Jeff — I see that you do ebook design. Can you do something like this?
    Many of our authors do have multi media content to use (not all, but some).

    As a new Kindle owner– I don’t think it’s “it” for many reasons (not intuitive, clunky, and, can’t do this sort of thing. I read the Google article in today’s paper on it and wanted so badly to click through on the links — but of course, there are no live links. Arrggggg. Blog on that tomorrow.)

  • Ehren Cheung

    I’d agree with Robert to some degree that books (not just e-books) will become multimedia experiences. I’m thinking future, not just what we can do with present technology. Books are e-Books and e-Books are books … the problem is we’re still stuck with the belief that there has to be a defined idea of a book.

    I also believe the ebook pricing discussion is old and done with already. Pricing will be decided by the consumer. What content creators / publishers have is a level of influence over what to create and how it is done. Content in my opinion is no longer created from one author — so the idea of an author and a book is dated, so is the idea of royalties and “rights”. Leave that behind or set it aside for another day to ponder about and start thinking about a book that is more inclusive of different contributors — something that is more organic that can grow and evolve as contributors step in and out the door.

    You mentioned television shows … that’s really to some degree what really happens, contributors step in and out. The difference however is that television shows are migrating to online video content where users have direct input. Books however can evolve on a similar level via fan fiction. The author / creator is a person who initiates or follows-up on a conversation — maybe igniting an idea but really the book, the story, whatever it may be or wherever it may take us — is constantly influenced by the audience (who may or may not be potential contributors). Just a few thoughts … I don’t want to write an essay :) Important thing to keep in mind is that books themselves can be something that contains a two way street (or more) … not simply content2reader.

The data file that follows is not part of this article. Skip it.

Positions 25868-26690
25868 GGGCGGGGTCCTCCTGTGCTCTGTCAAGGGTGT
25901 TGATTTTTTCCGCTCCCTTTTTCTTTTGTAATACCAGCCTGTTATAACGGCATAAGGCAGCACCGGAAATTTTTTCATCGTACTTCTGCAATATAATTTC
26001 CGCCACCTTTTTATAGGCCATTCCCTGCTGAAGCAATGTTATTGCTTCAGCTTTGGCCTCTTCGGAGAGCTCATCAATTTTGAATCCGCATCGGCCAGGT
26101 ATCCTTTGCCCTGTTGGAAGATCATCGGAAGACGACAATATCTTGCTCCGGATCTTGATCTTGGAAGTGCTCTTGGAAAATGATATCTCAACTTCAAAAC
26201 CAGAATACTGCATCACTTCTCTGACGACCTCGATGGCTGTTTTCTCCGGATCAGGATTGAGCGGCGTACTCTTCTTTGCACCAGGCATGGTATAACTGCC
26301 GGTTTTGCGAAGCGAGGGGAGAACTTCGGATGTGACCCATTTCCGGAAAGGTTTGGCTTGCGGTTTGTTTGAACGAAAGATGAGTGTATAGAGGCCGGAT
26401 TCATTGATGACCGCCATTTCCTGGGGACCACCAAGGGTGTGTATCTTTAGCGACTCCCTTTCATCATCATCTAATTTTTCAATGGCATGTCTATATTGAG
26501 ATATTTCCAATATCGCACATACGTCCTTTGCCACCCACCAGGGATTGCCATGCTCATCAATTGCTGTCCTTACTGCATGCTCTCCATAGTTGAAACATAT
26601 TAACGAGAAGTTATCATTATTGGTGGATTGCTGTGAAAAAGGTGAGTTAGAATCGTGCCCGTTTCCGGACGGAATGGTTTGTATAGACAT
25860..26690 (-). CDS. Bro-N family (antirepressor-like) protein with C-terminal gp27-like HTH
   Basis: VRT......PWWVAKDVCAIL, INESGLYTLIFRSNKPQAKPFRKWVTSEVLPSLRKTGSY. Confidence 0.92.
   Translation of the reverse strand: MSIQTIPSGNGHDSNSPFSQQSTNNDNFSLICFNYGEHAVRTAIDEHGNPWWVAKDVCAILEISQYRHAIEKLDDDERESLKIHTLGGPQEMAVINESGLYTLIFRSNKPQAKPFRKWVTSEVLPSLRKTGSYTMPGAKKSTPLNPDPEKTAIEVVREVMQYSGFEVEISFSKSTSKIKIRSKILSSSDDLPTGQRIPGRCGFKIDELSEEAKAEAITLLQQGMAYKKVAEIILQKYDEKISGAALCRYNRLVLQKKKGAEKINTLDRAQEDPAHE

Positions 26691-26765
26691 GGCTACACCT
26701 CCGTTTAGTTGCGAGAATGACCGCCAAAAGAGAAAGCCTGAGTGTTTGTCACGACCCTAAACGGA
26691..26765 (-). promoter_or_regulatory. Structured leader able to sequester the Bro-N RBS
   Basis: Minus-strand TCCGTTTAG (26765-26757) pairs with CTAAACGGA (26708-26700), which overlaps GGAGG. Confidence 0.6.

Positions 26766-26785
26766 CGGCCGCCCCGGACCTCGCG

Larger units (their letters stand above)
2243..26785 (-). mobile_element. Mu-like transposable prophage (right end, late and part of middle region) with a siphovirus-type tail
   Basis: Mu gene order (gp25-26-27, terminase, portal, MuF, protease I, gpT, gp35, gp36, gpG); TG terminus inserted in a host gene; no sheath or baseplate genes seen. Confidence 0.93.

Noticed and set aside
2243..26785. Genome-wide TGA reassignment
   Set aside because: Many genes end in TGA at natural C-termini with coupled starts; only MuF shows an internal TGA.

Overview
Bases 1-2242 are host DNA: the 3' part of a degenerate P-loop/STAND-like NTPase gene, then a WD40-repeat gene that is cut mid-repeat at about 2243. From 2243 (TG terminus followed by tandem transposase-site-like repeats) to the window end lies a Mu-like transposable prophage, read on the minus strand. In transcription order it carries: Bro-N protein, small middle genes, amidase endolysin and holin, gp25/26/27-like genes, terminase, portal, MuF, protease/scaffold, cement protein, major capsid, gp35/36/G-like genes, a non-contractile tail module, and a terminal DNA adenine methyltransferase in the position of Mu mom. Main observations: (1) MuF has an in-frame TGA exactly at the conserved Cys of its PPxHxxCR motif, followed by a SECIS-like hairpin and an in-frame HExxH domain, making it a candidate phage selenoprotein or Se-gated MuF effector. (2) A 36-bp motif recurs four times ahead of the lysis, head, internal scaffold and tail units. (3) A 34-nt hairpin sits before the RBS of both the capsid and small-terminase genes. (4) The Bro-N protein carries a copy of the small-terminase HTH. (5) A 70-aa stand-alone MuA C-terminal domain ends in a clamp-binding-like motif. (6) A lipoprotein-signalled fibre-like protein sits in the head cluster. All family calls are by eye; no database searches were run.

• Sean Cranbury

    It has to be about pushing the idea forward and exploring the possibilities of what we don’t know about what the technology can do…

    It’s really out of our hands. We understand the fundamentals of how the technology works and the vague outskirts of the pricing structure… great. But how do we unleash the creative potential? How do we get readers to gasp as the new idea strikes them for the first time, their appreciation for life gets blown open to the newness of experience? Where do the writers and designers – because the designers are going to be crucial – come from to take us there?

  • Kat Meyer

    Right on, Debbie! As I understand it, the Kindle is limited due to eink — can’t embed links, or multimedia in any eink devices. Can do a lot more with devices like the iphone (books as apps would be worthwhile expenditure if they offered some cool interactive multimedia features). Liza Daly knows a lot about this stuff, and as far as making ebooks really visually appealing to read (b/c most ebooks right now are not designed at all and they SHOULD be), Jeff at Soro does great work. :)